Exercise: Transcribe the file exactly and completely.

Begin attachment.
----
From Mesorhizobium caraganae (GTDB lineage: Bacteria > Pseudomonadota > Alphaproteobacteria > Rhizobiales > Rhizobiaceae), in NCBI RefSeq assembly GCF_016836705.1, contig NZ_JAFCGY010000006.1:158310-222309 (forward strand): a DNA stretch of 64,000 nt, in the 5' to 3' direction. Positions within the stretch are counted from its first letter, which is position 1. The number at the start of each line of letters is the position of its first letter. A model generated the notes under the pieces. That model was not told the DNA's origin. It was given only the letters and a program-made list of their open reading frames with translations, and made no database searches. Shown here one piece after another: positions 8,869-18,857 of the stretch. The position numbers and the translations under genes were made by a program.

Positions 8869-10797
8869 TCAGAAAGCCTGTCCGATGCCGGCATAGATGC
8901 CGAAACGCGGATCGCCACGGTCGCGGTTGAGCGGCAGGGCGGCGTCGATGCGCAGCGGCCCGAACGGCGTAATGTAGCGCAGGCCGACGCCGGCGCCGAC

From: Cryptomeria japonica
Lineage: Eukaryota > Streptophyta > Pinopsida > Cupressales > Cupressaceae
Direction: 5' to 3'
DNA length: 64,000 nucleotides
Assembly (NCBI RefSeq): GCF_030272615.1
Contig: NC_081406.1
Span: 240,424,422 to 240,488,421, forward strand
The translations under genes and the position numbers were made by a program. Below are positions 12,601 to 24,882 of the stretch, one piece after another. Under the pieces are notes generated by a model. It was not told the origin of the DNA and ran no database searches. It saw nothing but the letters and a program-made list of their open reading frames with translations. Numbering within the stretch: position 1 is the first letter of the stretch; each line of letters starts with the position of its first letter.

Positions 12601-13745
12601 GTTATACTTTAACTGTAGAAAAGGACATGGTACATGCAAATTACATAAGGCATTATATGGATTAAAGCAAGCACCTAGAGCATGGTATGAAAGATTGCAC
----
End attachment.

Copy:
From Mesorhizobium caraganae (GTDB lineage: Bacteria > Pseudomonadota > Alphaproteobacteria > Rhizobiales > Rhizobiaceae), in NCBI RefSeq assembly GCF_016836705.1, contig NZ_JAFCGY010000006.1:158310-222309 (forward strand): a DNA stretch of 64,000 nt, in the 5' to 3' direction. Positions within the stretch are counted from its first letter, which is position 1. The number at the start of each line of letters is the position of its first letter. A model generated the notes under the pieces. That model was not told the DNA's origin. It was given only the letters and a program-made list of their open reading frames with translations, and made no database searches. Shown here one piece after another: positions 8,869-18,857 of the stretch. The position numbers and the translations under genes were made by a program.

Positions 8869-10797
8869 TCAGAAAGCCTGTCCGATGCCGGCATAGATGC
8901 CGAAACGCGGATCGCCACGGTCGCGGTTGAGCGGCAGGGCGGCGTCGATGCGCAGCGGCCCGAACGGCGTAATGTAGCGCAGGCCGACGCCGGCGCCGAC

From: Cryptomeria japonica
Lineage: Eukaryota > Streptophyta > Pinopsida > Cupressales > Cupressaceae
Direction: 5' to 3'
DNA length: 64,000 nucleotides
Assembly (NCBI RefSeq): GCF_030272615.1
Contig: NC_081406.1
Span: 240,424,422 to 240,488,421, forward strand
The translations under genes and the position numbers were made by a program. Below are positions 12,601 to 24,882 of the stretch, one piece after another. Under the pieces are notes generated by a model. It was not told the origin of the DNA and ran no database searches. It saw nothing but the letters and a program-made list of their open reading frames with translations. Numbering within the stretch: position 1 is the first letter of the stretch; each line of letters starts with the position of its first letter.

Positions 12601-13745
12601 GTTATACTTTAACTGTAGAAAAGGACATGGTACATGCAAATTACATAAGGCATTATATGGATTAAAGCAAGCACCTAGAGCATGGTATGAAAGATTGCAC